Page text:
• 2.
    Ståhl, Niclas
    et al.
    Högskolan i Skövde, Institutionen för informationsteknologi.
    Mathiason, Gunnar
    Högskolan i Skövde, Institutionen för informationsteknologi.
    Bae, Juhee
    Högskolan i Skövde, Institutionen för informationsteknologi.
    Utilising Data from Multiple Production Lines for Predictive Deep Learning Models2022In: Distributed Computing and Artificial Intelligence, Volume 1: 18th International Conference / [ed] Kenji Matsui; Sigeru Omatu; Tan Yigitcanlar; Sara Rodríguez González, Cham: Springer , 2022, p. 67-76Conference paper (Refereed)
    Abstract [en]

    A Basic Oxygen Furnace (BOF) for steel making is a complex industrial process that is difficult to monitor due to the harsh environment, so the collected production data is very limited given the process complexity. Also, such production data has a low degree of variability. An accurate machine learning (ML) model for predicting production outcome requires both large and varied data, so utilising data from multiple BOFs will allow for more capable ML models, since both the amount and variability of data increases. Data collection setups for different BOFs are different, such that data sets are not compatible to directly join for ML training. Our approach is to let a neural network benefit from these collection differences in a joint training model. We present a neural network-based approach that simultaneously and jointly co-trains on several data sets. Our novelty is that the first network layer finds an internal representation of each individual BOF, while the other layers use this representation to concurrently learn a common BOF model. Our evaluation shows that the prediction accuracy of the common model increases compared to separate models trained on individual furnaces’ data sets. It is clear that multiple data sets can be utilised this way to increase model accuracy for better production prediction performance. For the industry, this means that the amount of available data for model training increases and thereby more capable ML models can be trained when having access to multiple data sets describing the same or similar manufacturing processes.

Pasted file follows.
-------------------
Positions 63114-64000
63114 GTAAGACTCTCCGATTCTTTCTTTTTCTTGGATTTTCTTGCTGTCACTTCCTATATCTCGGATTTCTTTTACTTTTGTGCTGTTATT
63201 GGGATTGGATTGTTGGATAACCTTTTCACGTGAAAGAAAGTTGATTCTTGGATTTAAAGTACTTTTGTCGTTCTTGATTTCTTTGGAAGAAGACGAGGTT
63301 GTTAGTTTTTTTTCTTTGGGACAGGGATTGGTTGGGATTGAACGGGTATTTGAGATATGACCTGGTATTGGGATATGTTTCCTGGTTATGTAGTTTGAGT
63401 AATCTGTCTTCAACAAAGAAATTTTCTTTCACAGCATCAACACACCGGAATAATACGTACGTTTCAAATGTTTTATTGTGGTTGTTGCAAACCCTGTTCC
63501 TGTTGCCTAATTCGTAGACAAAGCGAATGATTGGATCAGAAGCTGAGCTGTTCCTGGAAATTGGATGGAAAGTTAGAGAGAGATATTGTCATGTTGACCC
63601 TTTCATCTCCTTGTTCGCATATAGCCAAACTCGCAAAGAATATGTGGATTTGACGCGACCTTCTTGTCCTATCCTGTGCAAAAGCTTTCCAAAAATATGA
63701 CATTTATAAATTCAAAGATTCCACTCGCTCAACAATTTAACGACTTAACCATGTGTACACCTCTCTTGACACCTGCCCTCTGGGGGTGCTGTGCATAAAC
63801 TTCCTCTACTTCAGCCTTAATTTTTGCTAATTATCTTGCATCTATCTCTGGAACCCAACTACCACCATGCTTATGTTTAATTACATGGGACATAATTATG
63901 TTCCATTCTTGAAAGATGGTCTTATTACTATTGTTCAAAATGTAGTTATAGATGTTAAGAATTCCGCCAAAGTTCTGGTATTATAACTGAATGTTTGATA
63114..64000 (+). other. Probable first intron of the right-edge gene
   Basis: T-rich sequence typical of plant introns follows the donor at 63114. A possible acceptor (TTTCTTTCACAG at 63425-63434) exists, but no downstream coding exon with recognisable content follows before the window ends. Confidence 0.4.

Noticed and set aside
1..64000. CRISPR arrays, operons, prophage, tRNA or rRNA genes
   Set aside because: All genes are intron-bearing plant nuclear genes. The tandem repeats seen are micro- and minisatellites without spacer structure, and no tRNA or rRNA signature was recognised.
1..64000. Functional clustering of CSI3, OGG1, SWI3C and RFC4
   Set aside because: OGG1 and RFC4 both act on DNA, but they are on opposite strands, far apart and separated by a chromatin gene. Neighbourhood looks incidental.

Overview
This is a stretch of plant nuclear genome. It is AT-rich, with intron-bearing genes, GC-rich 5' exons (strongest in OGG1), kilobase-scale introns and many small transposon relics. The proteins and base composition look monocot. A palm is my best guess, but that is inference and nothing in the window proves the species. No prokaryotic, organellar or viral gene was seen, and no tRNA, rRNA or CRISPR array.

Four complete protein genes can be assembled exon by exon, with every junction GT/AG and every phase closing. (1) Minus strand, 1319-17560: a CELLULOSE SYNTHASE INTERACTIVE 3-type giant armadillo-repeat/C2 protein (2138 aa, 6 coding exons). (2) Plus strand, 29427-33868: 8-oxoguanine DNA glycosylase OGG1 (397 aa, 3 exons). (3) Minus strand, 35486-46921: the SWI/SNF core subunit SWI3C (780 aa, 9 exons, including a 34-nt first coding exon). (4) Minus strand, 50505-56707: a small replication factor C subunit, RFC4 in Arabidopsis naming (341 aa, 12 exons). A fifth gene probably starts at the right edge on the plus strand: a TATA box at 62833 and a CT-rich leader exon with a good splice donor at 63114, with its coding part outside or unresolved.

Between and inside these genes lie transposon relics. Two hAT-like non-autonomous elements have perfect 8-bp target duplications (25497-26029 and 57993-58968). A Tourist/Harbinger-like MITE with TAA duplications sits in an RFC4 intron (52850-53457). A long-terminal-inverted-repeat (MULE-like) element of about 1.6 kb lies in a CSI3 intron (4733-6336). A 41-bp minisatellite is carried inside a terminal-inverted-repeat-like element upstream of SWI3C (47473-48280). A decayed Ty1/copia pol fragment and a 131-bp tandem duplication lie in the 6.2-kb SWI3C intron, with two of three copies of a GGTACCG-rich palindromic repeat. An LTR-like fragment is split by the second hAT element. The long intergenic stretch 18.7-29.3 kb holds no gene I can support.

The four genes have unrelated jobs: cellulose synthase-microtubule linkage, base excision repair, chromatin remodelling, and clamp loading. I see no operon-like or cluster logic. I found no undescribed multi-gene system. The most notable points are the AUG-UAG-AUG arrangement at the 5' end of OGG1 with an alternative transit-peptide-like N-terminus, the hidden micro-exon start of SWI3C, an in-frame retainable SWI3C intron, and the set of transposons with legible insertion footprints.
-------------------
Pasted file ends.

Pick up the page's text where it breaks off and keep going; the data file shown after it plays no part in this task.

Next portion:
• 3.
    Ståhl, Niclas
    et al.
    Jönköping University, School of Engineering, JTH, Department of Computing. Skövde Artificial Intelligence Lab, University of Skövde, Skövde, Sweden.
    Weimann, Lisa
    County Administrative Board of Jönköping, Sweden.